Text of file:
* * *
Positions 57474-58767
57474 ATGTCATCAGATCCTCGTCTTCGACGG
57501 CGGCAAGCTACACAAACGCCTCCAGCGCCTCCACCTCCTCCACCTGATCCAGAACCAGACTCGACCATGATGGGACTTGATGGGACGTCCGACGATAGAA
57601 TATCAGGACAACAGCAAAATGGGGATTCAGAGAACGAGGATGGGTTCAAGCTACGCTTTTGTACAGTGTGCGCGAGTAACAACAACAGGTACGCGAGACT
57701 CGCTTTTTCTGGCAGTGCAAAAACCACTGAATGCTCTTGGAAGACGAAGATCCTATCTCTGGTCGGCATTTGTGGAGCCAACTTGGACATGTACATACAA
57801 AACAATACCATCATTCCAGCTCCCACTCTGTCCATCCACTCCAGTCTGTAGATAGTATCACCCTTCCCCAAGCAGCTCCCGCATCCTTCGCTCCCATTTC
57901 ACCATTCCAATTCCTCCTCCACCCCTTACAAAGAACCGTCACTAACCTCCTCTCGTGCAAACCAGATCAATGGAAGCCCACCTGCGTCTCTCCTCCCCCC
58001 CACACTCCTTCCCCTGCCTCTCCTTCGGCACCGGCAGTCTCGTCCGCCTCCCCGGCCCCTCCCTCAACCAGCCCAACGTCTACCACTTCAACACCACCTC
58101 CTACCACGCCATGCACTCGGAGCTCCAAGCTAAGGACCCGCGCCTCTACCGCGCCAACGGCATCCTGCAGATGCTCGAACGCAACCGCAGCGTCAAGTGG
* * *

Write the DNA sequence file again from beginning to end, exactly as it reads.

Positions 57474-58767
57474 ATGTCATCAGATCCTCGTCTTCGACGG
57501 CGGCAAGCTACACAAACGCCTCCAGCGCCTCCACCTCCTCCACCTGATCCAGAACCAGACTCGACCATGATGGGACTTGATGGGACGTCCGACGATAGAA
57601 TATCAGGACAACAGCAAAATGGGGATTCAGAGAACGAGGATGGGTTCAAGCTACGCTTTTGTACAGTGTGCGCGAGTAACAACAACAGGTACGCGAGACT
57701 CGCTTTTTCTGGCAGTGCAAAAACCACTGAATGCTCTTGGAAGACGAAGATCCTATCTCTGGTCGGCATTTGTGGAGCCAACTTGGACATGTACATACAA
57801 AACAATACCATCATTCCAGCTCCCACTCTGTCCATCCACTCCAGTCTGTAGATAGTATCACCCTTCCCCAAGCAGCTCCCGCATCCTTCGCTCCCATTTC
57901 ACCATTCCAATTCCTCCTCCACCCCTTACAAAGAACCGTCACTAACCTCCTCTCGTGCAAACCAGATCAATGGAAGCCCACCTGCGTCTCTCCTCCCCCC
58001 CACACTCCTTCCCCTGCCTCTCCTTCGGCACCGGCAGTCTCGTCCGCCTCCCCGGCCCCTCCCTCAACCAGCCCAACGTCTACCACTTCAACACCACCTC
58101 CTACCACGCCATGCACTCGGAGCTCCAAGCTAAGGACCCGCGCCTCTACCGCGCCAACGGCATCCTGCAGATGCTCGAACGCAACCGCAGCGTCAAGTGG